A higher alanine aminotransferase level correlates with earlier hepatitis B e antigen seroconversion in lamivudine-treated chronic hepatitis B patients
Article first published online: 19 MAY 2008
© 2008 The Authors. Journal compilation © 2008 Blackwell Munksgaard
Volume 28, Issue 7, pages 1034–1041, August 2008
How to Cite
Tseng, T.-C., Liu, C.-J., Wang, C.-C., Chen, P.-J., Lai, M.-Y., Kao, J.-H. and Chen, D.-S. (2008), A higher alanine aminotransferase level correlates with earlier hepatitis B e antigen seroconversion in lamivudine-treated chronic hepatitis B patients. Liver International, 28: 1034–1041. doi: 10.1111/j.1478-3231.2008.01766.x
- Issue published online: 8 JUL 2008
- Article first published online: 19 MAY 2008
- Received 13 November 2007Accepted 24 March 2008
- alanine aminotransferase;
- chronic hepatitis B;
- HBeAg seroconversion;
- hepatitis B virus;
- viral load
Background/Aims: A pretherapy serum alanine aminotransferase (ALT) level above five times the upper limit of normal (ULN) is known to predict hepatitis B e antigen (HBeAg) seroconversion during lamivudine therapy for chronic hepatitis B patients. However, whether an even higher pretherapy serum ALT value or other viral factors could affect treatment responses remains unclear.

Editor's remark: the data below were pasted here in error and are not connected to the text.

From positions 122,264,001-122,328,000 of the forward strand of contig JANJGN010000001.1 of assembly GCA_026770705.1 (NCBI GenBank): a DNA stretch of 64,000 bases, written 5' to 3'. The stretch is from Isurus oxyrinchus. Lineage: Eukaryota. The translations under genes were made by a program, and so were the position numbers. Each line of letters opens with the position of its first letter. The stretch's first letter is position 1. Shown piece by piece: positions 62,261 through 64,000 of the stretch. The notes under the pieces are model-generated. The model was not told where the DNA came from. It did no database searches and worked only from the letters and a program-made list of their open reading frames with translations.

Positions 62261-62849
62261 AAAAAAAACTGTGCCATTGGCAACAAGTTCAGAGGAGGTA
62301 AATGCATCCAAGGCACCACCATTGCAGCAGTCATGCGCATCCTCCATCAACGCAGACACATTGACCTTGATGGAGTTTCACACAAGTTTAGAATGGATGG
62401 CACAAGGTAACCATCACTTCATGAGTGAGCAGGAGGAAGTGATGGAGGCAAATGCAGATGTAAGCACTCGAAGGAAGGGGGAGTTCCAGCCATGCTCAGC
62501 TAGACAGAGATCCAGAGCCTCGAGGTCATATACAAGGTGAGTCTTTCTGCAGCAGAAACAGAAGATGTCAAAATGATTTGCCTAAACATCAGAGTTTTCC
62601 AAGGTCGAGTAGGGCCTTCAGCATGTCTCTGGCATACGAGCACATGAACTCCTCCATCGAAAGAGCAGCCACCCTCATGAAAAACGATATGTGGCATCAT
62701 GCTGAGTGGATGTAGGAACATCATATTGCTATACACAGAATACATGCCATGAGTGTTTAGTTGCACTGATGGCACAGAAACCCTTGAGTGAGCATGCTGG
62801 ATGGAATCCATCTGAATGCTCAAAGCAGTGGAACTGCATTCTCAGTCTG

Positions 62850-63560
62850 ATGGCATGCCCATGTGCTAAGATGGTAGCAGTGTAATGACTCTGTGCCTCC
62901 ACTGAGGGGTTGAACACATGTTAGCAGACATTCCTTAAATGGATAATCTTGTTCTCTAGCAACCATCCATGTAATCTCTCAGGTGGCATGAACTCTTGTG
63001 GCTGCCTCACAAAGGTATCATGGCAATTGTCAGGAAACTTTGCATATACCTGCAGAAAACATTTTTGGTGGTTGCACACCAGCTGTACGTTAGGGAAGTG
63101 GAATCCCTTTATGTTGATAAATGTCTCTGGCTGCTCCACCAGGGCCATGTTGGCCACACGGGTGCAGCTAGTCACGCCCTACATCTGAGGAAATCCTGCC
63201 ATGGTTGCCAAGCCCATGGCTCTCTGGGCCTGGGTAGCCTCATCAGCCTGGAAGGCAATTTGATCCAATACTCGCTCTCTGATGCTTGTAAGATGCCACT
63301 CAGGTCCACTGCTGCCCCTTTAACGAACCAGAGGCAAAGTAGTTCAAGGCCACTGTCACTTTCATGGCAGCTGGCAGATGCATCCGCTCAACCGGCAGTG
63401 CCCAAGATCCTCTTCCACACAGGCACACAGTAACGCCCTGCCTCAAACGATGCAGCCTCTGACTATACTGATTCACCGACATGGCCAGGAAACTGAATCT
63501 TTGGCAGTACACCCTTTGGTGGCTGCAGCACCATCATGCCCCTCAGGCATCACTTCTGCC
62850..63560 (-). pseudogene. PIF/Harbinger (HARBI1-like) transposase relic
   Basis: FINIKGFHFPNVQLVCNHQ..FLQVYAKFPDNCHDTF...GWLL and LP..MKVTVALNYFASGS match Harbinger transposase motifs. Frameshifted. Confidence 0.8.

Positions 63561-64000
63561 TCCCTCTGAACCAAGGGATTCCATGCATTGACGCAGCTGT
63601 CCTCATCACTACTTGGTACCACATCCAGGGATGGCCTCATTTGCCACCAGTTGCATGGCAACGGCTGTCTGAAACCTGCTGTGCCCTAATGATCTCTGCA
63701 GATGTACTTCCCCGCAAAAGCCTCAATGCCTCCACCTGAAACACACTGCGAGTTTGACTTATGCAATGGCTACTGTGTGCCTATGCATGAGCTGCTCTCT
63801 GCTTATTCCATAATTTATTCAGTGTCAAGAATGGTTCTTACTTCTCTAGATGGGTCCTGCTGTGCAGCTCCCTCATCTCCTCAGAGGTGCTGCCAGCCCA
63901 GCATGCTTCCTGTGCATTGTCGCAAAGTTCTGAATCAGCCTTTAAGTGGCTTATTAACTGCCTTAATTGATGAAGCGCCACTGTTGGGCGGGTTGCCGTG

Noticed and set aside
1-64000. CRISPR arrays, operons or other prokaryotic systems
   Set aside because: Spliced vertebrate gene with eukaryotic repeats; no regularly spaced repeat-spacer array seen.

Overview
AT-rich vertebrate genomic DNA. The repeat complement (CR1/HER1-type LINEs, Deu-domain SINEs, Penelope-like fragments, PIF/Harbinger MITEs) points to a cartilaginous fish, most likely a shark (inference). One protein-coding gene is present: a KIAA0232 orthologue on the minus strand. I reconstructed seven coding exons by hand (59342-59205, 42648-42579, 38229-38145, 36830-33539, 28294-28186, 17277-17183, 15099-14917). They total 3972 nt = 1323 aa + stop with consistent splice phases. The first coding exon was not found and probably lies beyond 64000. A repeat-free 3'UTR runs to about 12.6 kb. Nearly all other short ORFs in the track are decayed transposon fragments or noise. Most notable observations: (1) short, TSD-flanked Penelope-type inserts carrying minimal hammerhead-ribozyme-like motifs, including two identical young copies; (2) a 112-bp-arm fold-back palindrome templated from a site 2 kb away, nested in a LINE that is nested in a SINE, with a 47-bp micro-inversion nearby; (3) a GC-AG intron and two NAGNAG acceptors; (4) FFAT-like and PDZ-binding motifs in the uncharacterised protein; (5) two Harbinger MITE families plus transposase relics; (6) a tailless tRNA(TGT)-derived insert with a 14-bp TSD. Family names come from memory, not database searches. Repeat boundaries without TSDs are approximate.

Patients and methods: A total of 253 HBeAg-positive chronic hepatitis B patients who had a pretherapy serum ALT level over five times ULN and received lamivudine for 12–18 months were retrospectively collected. Among these patients, 38% had received prior lamivudine treatment. HBeAg seroconversion was the primary endpoint of treatment. Baseline clinical and viral features were compared between responders and non-responders at the end of treatment and 6 months post-treatment.
Results: At the end of therapy, the overall HBeAg seroconversion rate was 33.6%. For lamivudine-naïve patients, the HBeAg seroconversion rate was 37.8%. Subgroup analysis showed that patients with pretherapy ALT levels over 10 times ULN had a significantly higher HBeAg seroconversion rate than those with a pretherapy ALT level between five and 10 times ULN at 3 months (P=0.045) and 6 months (P=0.037) of lamivudine treatment. No significant difference was found in terms of pretherapy serum ALT values, viral load and genotypes between seroconverters and non-seroconverters.
Conclusions: For lamivudine-treated HBeAg-positive patients with pretherapy ALT levels over five times ULN, an even higher ALT level could predict earlier HBeAg seroconversion; however, neither ALT levels nor viral factors correlate with higher response rates after 12–18 months of treatment.